“The reduction in self-inflicted deaths from historically high levels is welcome. However, indefinite solitary confinement is the harrowing reality for men, women and children across the prison estate. This will have serious consequences for both mental and physical health."

She demanded urgent action to make sure prisoners are able to access healthcare, as well as calling for restrictions to be “eased” as quickly as possible. 

Ms Coles added: "In the long term, we need a dramatic reduction of the prison population and more investment in communities.” 

Lucy Frazer, prisons minister, said staff had put a "tremendous effort" into ensuring inmates were kept safe during the Covid crisis.

“Although violence and self-harm started falling before the pandemic and are down again this year, we must be more vigilant than ever about providing support in this incredibly challenging period,” she said.

Register for free to continue reading

Registration is a free and easy way to support our truly independent journalism

By registering, you will also enjoy limited access to Premium articles, exclusive newsletters, commenting, and virtual events with our leading journalists

Please enter a valid email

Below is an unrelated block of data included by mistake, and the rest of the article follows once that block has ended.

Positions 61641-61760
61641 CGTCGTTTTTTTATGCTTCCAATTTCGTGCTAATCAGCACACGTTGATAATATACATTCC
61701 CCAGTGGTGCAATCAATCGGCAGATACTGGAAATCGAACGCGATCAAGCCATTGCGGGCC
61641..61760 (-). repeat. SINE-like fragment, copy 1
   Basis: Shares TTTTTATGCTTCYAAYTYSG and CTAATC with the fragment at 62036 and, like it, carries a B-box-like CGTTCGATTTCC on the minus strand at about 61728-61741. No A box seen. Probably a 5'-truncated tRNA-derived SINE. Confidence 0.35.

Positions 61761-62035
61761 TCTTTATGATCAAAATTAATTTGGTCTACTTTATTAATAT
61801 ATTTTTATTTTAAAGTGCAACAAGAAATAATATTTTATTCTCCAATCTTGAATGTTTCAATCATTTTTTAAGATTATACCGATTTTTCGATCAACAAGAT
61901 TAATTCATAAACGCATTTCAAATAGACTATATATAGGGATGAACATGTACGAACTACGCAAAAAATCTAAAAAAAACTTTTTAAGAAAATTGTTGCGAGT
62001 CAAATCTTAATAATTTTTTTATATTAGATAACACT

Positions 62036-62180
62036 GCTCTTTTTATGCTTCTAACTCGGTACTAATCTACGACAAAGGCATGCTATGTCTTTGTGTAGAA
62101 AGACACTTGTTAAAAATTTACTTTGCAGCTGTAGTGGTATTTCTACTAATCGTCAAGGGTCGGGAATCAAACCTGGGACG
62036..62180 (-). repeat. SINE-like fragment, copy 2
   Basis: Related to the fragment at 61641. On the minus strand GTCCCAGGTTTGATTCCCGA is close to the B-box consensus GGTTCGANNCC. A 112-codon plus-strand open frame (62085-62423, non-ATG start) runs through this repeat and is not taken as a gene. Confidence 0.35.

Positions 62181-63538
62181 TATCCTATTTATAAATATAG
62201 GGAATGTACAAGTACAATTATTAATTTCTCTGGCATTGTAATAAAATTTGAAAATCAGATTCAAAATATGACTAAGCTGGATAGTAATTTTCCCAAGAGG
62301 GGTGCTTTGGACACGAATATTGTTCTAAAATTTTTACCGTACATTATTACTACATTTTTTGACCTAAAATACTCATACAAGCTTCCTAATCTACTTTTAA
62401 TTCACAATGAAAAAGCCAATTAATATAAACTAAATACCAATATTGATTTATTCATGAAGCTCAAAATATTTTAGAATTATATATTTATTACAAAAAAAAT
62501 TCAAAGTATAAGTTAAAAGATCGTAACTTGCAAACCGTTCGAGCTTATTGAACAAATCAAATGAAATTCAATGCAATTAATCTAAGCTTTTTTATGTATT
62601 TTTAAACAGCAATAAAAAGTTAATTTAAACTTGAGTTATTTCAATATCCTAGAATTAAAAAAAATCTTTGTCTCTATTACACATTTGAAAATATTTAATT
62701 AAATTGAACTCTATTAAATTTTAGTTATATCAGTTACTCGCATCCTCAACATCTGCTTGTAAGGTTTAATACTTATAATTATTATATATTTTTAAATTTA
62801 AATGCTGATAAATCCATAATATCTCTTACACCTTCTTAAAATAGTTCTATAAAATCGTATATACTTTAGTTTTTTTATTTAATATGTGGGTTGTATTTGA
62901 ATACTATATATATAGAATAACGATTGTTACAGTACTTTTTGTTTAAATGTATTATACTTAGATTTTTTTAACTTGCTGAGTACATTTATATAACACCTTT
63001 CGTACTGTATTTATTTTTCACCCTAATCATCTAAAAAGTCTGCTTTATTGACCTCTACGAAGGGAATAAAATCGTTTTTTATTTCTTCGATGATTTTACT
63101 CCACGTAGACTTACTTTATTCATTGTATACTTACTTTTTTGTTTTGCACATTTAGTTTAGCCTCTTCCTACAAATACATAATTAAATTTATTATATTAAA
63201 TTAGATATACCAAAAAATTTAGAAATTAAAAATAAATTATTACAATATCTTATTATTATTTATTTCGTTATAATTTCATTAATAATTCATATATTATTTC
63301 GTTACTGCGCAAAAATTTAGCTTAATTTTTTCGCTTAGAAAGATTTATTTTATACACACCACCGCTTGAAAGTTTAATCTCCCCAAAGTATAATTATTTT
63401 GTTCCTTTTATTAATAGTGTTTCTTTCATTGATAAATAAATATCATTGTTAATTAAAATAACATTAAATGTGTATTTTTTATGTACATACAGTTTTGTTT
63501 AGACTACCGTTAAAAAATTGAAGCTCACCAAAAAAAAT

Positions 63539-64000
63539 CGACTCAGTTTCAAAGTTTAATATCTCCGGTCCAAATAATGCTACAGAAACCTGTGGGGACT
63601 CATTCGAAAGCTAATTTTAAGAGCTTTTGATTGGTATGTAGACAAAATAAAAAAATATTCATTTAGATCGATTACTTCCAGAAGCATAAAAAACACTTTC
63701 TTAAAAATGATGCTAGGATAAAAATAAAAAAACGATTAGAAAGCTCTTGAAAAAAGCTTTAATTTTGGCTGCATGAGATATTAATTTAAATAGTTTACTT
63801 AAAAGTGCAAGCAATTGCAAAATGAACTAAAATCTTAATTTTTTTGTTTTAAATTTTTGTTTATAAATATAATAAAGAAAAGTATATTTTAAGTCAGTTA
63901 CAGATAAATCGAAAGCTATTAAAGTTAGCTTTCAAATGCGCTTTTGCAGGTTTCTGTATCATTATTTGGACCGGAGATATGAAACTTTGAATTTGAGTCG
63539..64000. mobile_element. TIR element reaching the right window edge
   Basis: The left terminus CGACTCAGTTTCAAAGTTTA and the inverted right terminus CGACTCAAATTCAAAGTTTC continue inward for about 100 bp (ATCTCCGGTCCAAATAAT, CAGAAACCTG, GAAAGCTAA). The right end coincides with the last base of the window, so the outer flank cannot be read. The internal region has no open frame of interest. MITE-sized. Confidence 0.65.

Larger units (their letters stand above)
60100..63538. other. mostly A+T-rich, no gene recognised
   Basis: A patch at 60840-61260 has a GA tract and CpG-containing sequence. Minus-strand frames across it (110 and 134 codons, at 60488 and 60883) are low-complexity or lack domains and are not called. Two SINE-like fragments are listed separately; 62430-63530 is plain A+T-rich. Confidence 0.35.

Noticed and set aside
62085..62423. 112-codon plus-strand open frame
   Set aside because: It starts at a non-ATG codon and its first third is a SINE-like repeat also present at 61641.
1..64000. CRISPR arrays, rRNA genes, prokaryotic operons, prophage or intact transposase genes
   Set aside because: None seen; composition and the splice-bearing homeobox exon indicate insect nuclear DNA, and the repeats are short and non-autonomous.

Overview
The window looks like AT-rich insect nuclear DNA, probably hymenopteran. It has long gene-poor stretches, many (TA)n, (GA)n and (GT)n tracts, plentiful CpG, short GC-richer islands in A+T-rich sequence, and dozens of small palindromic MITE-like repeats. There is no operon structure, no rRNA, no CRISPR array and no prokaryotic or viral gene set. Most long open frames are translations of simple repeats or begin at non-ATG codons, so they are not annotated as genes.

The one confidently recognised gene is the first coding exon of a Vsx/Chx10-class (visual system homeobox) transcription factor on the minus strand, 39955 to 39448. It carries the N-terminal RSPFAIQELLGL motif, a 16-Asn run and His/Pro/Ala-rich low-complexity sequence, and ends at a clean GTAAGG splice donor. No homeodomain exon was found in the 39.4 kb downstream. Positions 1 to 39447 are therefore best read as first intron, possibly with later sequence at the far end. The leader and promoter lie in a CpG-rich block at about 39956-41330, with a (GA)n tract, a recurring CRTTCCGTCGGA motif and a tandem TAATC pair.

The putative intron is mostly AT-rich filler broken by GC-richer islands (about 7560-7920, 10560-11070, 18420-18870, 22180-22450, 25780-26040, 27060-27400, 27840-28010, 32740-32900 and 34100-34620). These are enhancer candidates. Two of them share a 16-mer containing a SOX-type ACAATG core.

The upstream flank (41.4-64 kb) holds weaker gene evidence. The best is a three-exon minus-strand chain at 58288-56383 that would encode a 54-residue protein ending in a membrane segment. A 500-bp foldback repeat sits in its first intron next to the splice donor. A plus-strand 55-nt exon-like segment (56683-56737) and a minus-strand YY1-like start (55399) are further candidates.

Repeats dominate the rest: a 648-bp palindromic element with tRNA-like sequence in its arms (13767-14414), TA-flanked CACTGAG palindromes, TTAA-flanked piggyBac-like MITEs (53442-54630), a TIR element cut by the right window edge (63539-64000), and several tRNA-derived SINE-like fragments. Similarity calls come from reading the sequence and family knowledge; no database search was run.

Please enter a valid email
Must be at least 6 characters, include an upper and lower case character and a number
Must be at least 6 characters, include an upper and lower case character and a number
Must be at least 6 characters, include an upper and lower case character and a number
Please enter your first name
Special characters aren’t allowed
Please enter a name between 1 and 40 characters
Please enter your last name
Special characters aren’t allowed
Please enter a name between 1 and 40 characters
You must be over 18 years old to register
You must be over 18 years old to register
Opt-out-policy
You can opt-out at any time by signing in to your account to manage your preferences. Each email has a link to unsubscribe.

By clicking ‘Create my account’ you confirm that your data has been entered correctly and you have read and agree to our Terms of use, Cookie policy and Privacy notice.

This site is protected by reCAPTCHA and the Google Privacy policy and Terms of service apply.

Already have an account? sign in

By clicking ‘Register’ you confirm that your data has been entered correctly and you have read and agree to our Terms of use, Cookie policy and Privacy notice.

This site is protected by reCAPTCHA and the Google Privacy policy and Terms of service apply.

Register for free to continue reading

Registration is a free and easy way to support our truly independent journalism

By registering, you will also enjoy limited access to Premium articles, exclusive newsletters, commenting, and virtual events with our leading journalists

Already have an account? sign in

By clicking ‘Register’ you confirm that your data has been entered correctly and you have read and agree to our Terms of use, Cookie policy and Privacy notice.

This site is protected by reCAPTCHA and the Google Privacy policy and Terms of service apply.

Join our new commenting forum

Join thought-provoking conversations, follow other Independent readers and see their replies

Comments

Thank you for registering

Please refresh the page or navigate to another page on the site to be automatically logged inPlease refresh your browser to be logged in